A tribute to Nelson Mandela by Equatorial Guinean poet-playwright Recaredo Silebo Boturu.
Contributing Editor John Mateer elegizes Nelson Mandela with his English-language Xhosa praise poem.
Sudeep Sen presents poems by Prague-based poet Louis Armand, author of over 30 books and translator of Véronique Vassiliou and several Maghrebi writers.
Today Bangladeshi poet Ahsan Akbar launches The Devil’s Thumbprint (Bengal Lights Books, $5.50), his debut collection, at the Hay Festival in Dhaka, Bangladesh. Poet and critic Kaiser Haq, who will be launching his book Pariah (Bengal Lights Books, $5.50) has praised Akbar’s debut for its daring and balance. molossus is pleased to publish the following […]
Sudeep Sen presents poems by Basque poet Rikardo Arregi, winner of the Spanish Critics Prize, translated into English by Amaia Gabantxo.
Saccani surveys typographic installations from around the world in Letterscapes, one of the most exciting books I’ve come across this year. Poet Doty and artist Waterston collaborate to try their hand at the bestiary.
Composed from the text of the 1949 International Military Tribunal in Nuremberg , Heimrad Bäcker’s Seascape, translated from the German by Patrick Greaney, recontextualizes the captain’s log of a German submarine during World War II.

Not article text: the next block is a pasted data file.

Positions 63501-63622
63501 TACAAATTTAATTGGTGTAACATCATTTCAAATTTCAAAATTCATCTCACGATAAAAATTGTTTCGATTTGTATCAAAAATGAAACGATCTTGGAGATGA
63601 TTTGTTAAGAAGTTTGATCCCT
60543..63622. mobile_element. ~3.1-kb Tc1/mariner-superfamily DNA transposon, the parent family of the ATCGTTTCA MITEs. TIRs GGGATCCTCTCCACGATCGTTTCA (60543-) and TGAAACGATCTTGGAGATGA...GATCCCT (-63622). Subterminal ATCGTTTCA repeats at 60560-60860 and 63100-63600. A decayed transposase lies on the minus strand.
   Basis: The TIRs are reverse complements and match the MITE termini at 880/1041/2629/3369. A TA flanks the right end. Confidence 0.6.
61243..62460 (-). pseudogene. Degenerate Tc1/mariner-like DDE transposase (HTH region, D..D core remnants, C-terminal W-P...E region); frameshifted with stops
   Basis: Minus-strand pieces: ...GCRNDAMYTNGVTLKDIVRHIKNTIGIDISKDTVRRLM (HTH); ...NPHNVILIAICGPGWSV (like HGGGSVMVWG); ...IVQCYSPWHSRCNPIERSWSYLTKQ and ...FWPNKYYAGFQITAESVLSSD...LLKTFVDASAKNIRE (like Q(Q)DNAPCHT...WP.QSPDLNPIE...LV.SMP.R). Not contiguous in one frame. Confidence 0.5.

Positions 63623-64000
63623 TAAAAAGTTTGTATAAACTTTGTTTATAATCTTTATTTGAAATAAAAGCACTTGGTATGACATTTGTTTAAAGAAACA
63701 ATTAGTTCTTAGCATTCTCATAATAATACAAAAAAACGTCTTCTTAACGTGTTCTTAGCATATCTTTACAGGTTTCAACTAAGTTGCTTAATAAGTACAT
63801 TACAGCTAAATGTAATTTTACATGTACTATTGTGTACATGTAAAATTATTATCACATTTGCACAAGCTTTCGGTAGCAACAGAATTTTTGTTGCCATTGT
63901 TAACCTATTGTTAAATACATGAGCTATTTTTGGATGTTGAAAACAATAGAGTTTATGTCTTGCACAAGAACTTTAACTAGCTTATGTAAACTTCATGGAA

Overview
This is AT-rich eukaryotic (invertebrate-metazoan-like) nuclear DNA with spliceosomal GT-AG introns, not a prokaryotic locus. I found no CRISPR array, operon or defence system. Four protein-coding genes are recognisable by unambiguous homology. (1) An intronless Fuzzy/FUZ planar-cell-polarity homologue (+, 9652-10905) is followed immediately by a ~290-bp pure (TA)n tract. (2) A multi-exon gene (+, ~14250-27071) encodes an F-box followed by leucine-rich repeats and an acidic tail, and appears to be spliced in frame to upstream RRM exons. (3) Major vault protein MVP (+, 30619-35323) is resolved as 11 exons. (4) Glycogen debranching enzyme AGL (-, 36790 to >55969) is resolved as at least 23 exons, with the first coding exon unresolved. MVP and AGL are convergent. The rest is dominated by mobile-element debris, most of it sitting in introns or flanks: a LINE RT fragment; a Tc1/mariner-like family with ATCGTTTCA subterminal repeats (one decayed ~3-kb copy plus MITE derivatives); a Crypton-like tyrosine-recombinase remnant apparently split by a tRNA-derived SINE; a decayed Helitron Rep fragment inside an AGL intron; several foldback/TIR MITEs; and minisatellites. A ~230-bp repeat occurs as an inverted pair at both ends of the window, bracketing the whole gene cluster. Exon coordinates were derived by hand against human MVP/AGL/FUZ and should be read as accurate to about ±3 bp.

Sudeep Sen presents poems by Danish poet Pia Tafdrup, translated by David McDuff. Tafdrup, a member of the Danish Academy, received the Nordic Council’s Literature Prize in 1999 and the Nordic Prize in 2006 from the Swedisjh Academy.
Deji Olukotun’s debut novel Nigerians in Space is forthcoming from Ricochet Books on 1 November 2013. Corresponding by email, we discussed his first-hand research into the illegal abalone trade, his recent trip to Haiti, and his work as Freedom to Write Fellow at PEN American Center.
Sudeep Sen presents poems by Cathryn Hankla, author of Last Exposures.
Clare Sullivan translates Ámbar Past’s poem “To Stop Being Indian.”
For me, as a poet, as someone wanting to rid my language of violence, I thought I must return to contemplate what can be found in this strange, ghostly English I use, to find what represents Arabic vestige and what that poetics might be.